TriEye says radar and lidar, even working together, have issues detecting and identifying objects on the road in murky visibility conditions, while the TriEye SWIR CMOS can see objects in bad visibility situations. How much and how well will await real-world testing.

TriEye is not alone in seeking new tools for autonomous driving. For establishing a car’s exact location on the roadway, the MIT-spinoff WaveSense proposes using ground-penetrating radar to create an exacting map. The soil and rock types, cavities, and utility pipes create a unique image that can locate the car to within a few inches. WaveSense would require initial mapping (and update mapping); cars would carry the map data and have their own downward-facing radars. WaveSense tech would need to work with other technologies to identify other cars, blocked lanes, and pedestrians and animals.

TriEye has raised more than $22 million in funding, not much by Amazon-Apple-Microsoft standards, but enough to develop prototypes to show automakers and suppliers this year. The big win was a large investment in August 2019 by Porsche Investment, both for the money and for the name of the world’s best-known sports car company. Intel Capital provided initial funding; Grove Ventures and Israeli businessman Marius Nacht also were early investors. Porsche’s investment doesn’t mean the camera would be restricted to Porsches.

Now read:

from ExtremeTechExtremeTech https://www.extremetech.com/extreme/305200-trieyes-infrared-camera-helps-autonomous-cars-see-through-haze

from Blogger http://componentplanet.blogspot.com/2020/01/trieyes-infrared-camera-helps.html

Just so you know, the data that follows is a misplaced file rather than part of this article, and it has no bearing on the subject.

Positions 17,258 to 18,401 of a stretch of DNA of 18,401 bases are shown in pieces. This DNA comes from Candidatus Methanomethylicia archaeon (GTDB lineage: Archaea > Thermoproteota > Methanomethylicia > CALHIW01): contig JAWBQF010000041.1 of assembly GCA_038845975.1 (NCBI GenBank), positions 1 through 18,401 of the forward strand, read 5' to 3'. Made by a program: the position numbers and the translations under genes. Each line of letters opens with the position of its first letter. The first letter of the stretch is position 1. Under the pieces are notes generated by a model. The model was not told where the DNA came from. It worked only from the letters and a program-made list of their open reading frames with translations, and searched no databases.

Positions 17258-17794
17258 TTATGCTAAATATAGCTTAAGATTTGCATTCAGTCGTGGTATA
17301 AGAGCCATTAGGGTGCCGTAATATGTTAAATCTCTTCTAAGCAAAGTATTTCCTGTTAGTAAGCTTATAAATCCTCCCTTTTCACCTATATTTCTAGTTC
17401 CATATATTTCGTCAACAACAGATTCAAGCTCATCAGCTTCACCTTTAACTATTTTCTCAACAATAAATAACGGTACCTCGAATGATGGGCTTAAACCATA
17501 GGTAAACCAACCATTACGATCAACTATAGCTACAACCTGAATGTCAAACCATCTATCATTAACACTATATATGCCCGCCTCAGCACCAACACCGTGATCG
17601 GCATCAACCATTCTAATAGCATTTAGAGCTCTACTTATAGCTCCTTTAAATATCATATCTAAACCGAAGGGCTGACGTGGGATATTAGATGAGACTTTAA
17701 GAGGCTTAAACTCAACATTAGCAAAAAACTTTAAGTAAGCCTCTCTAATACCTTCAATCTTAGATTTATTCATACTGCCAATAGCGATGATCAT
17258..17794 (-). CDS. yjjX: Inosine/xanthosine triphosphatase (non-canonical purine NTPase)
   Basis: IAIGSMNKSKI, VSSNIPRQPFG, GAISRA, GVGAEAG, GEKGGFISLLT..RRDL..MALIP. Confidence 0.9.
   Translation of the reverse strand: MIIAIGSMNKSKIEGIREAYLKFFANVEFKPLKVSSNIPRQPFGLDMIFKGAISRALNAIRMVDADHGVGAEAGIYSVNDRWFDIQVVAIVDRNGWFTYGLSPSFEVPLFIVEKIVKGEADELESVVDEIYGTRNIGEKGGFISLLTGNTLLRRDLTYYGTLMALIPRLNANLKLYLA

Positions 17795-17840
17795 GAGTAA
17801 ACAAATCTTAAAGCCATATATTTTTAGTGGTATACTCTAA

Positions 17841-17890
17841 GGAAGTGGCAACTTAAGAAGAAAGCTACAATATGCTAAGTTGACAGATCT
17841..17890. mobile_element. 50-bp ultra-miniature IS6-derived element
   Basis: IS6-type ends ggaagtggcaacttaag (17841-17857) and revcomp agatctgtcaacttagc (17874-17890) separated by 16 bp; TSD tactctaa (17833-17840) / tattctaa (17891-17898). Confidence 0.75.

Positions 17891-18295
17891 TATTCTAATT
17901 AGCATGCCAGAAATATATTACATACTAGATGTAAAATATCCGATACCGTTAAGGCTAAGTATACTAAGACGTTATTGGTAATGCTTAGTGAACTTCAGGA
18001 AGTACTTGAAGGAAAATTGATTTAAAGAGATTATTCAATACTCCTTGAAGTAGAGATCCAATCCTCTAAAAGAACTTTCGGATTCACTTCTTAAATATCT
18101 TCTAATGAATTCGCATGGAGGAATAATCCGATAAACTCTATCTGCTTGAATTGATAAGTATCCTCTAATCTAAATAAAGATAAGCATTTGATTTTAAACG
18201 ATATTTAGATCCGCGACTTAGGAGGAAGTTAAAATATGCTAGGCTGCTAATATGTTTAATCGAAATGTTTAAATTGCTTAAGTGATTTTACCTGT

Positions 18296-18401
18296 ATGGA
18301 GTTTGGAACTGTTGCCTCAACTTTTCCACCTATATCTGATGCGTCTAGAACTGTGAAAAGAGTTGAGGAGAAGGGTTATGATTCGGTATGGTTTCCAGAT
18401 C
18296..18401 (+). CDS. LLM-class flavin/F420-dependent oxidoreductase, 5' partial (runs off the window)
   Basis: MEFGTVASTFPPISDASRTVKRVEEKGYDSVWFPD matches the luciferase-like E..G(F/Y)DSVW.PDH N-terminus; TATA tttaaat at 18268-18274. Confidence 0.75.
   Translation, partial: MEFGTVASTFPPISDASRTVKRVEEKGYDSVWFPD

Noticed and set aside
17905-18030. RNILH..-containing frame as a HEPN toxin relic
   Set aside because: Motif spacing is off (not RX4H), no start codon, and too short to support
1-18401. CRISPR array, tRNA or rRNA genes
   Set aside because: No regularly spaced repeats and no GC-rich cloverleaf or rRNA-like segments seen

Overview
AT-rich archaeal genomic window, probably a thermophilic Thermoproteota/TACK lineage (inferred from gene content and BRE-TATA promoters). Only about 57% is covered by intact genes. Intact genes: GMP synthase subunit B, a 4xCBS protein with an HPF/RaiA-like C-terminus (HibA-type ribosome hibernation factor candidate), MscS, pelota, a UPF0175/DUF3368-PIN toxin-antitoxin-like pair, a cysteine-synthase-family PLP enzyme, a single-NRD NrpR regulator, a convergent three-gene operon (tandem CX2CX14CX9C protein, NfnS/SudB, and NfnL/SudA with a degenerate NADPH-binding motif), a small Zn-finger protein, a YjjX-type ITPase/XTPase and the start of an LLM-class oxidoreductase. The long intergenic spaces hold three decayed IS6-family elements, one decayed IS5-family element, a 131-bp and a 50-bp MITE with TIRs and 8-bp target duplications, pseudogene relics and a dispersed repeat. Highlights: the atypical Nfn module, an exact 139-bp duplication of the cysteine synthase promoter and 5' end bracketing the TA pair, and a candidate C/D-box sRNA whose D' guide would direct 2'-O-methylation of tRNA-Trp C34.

8-Core x86 CPU From China Goes Up for Sale

In 2013, VIA Technologies created a joint venture with the Shanghai Municipal Government and created Zhaoxin, a fabless semiconductor company. Zhaoxin (meaning “million-core,” according to Wikipedia) launched a series of chips based on the old VIA Isaiah core. Over the years, the company has evolved the original Isaiah architecture into a higher-performing CPU core, with more cores, higher clocks, and a lower process node. The current CPU family’s code name is Lujiazui and it’s used in the KX-6000 series of products.

Image by WikiChip

To be clear, Zhaoxin is entirely distinct from Thatic, the joint venture that AMD formed a few years ago. The pedigree for Zhaoxin flows back through VIA through the acquisition of companies like Cyrix and Centaur Technology, as well as through VIA’s own legal settlements with Intel. While I’m cutting through a lot of x86 history here, Centaur’s general design philosophy from the VIA acquisition through the present day has been an emphasis on low-power, efficient computing. There was a brief time, around the turn of the millennium, when VIA was building low-power fanless products for passive, silent SFFs (Small Form Factor systems).